Chinese in World War I

Thomas Latschan

China did not take an active part in the war, but in France, thousands of Chinese peasants intervened as logistical support for the troops. Many of them were exploited to death.

Noyelles-sur-Mer is an insignificant village on the northern coast of France. A couple of typical French houses around a church and a small hotel overlooking the English Channel. A village with little to offer. Except its cemetery. With 838 graves, it is the largest World War I Chinese cemetery in Europe.

Chinese Cemetery

Chinese Cemetery

Practically, China was left out of the fray in the military attacks of this war. The empire had to quell internal revolts after the fall of the monarchy and the proclamation of the Republic of China. As a new country, it sought recognition from the great European nations, says Hong Kong historian Xu Guogi.

In 1917, China declared war on the Central Powers, but not a single Chinese soldier fired a shot. By formally entering the war, China was seeking the complicity of Europeans and Americans to protect its territory against Japan, which, after seizing the Kiauchau colony in 1914, was threatening to seize other Chinese territories.

Support behind the front line

In Europe, it soon became clear that the military conflict was going to be a war of hard positions and heavy losses. Particularly in northern France, where soldiers were in the trenches facing each other even though months passed without movement. Foreign workers were used as logistical support to supply the soldiers. Especially in Flanders and northern France. By the end of the war, there were some 700,000 such troops active on the front. Most of them came from former colonies of Britain or France, but there were also 140,000 volunteers from China.

In May 1916, both European countries had signed an agreement with the Republic of China. “Most of the volunteers were starving peasants who could neither read nor write”, says historian Xu: “They came mainly from Shandong province and were used to the difficult living conditions in China. They were young – between 20 and 40 years old – and the only thing they knew was manual labour”. In search of better conditions and higher wages, they signed up at the offices in the former colony of Weihaiwei. “Others probably came out of a spirit of adventure or simply to get a taste of Western civilisation, but most came to escape poverty”, Xu continues.

From the countryside to the hell of war

Chinese Workers WWI

Chinese Workers WWI

Although the Europeans promised fair treatment, what they found in France was hell: “They were sent to the bloodiest war in history. Many had to dig trenches or work directly behind the front line while bombs exploded all around them”. Others helped in the armaments industry, in shipyards and aircraft factories. They worked on the maintenance of roads and railway lines, or in the coal mines, contributing enormously to the war economy in France between 1916 and 1918.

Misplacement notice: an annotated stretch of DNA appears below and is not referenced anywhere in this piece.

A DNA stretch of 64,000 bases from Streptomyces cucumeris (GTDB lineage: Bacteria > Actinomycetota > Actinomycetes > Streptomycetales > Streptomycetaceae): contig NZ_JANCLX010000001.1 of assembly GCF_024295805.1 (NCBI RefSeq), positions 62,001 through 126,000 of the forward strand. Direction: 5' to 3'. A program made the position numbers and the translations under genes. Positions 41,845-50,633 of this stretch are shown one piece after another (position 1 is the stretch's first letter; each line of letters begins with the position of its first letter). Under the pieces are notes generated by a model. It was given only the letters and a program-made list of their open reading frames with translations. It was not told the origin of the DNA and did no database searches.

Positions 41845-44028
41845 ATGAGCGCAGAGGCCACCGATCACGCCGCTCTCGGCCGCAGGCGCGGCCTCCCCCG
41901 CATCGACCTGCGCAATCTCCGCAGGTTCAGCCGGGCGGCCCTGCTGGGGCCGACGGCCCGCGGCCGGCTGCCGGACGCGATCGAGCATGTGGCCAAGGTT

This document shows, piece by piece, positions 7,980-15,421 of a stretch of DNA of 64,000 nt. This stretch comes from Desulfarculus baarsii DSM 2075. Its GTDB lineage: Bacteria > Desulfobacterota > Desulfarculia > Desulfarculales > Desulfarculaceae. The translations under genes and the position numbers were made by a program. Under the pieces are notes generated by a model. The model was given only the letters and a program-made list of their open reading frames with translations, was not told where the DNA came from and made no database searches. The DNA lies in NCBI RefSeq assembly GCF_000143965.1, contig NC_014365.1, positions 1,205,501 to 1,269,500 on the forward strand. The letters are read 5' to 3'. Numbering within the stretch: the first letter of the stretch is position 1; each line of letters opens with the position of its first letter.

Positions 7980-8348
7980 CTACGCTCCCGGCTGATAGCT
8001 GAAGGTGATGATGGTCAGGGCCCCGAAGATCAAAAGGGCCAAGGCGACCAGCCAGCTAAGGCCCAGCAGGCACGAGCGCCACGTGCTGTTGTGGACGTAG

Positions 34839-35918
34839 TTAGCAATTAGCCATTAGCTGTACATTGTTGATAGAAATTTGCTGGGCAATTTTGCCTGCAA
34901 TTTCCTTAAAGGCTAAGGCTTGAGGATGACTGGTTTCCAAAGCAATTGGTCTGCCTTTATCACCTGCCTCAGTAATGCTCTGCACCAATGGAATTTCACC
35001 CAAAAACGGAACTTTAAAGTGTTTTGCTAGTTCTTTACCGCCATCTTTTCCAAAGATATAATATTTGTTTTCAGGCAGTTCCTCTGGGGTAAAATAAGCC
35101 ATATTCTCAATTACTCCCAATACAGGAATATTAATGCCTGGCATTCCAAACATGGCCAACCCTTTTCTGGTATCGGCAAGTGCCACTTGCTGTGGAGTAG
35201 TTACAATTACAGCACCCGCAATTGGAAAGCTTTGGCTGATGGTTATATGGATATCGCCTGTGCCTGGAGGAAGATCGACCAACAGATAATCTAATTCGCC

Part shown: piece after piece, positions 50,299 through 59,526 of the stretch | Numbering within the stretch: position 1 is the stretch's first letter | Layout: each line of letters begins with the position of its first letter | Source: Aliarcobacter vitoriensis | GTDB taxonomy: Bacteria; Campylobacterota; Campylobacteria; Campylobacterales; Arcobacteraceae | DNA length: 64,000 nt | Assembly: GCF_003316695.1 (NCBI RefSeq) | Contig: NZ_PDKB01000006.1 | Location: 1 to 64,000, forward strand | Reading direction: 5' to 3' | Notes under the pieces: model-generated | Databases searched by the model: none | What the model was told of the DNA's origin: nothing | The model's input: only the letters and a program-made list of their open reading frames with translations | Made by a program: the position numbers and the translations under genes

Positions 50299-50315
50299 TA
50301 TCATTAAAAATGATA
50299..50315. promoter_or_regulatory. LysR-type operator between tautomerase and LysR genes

“The 40,000 or so Chinese troops working for the French were relatively well treated”, says Xu. “But those recruited by the British ended up as prisoners in labour camps”. They dug ten hours a day for six days a week for a miserable daily wage of between one and three francs. Although they were civilians, they were subject to the laws of the British military courts. Racism and cross-cultural differences were the order of the day, partly because there were few translators in the camp. “The commanders shouted every morning and that sounded to the ears of the Chinese workers like barking dogs. They felt mistreated and there were frequent riots”. Near the end of the war, there were 17 British camps in northern France housing some 96,000 Chinese workers.

No life after the war

After the end of the war, the camps were slow to disband. In March 1919, almost 80,000 Chinese were still living in France and Belgium. They were helping in the reconstruction of the war damage or burying soldiers who had fallen at the front during the battle. Many were assigned to clear minefields. Between 1916 and 1919, an estimated 3,000 Chinese died. “Sadly, most of them died after the war was over”, says Xu, “many because no one explained to them how to deal with unexploded bombs”. Others died of the Spanish flu, and those who survived managed to return to China. By 1921, some 3,000 Chinese remained in France, mostly in the suburbs of Paris, where Europe’s first Chinatown was later founded.

“In the First World War, Chinese workers helped cover the backs of British and French soldiers”, summarises the Hong Kong expert. “But they were also important for the young Chinese republic, as their intervention was recognised by France and Britain. Once in China, many of them quickly fell into oblivion. “The Chinese government never acknowledged the intervention of these men. In Europe, too, they are no more than a side note in the war”. And today, few bear witness to their fate. Except for cemeteries like Noyelles-Su-mer.


This post was translated from:

Latschan, T. (2014) ‘Chinos en la I Guerra Mundial’, DW, 21 April. Available at: (Accessed: 24 August 2021).

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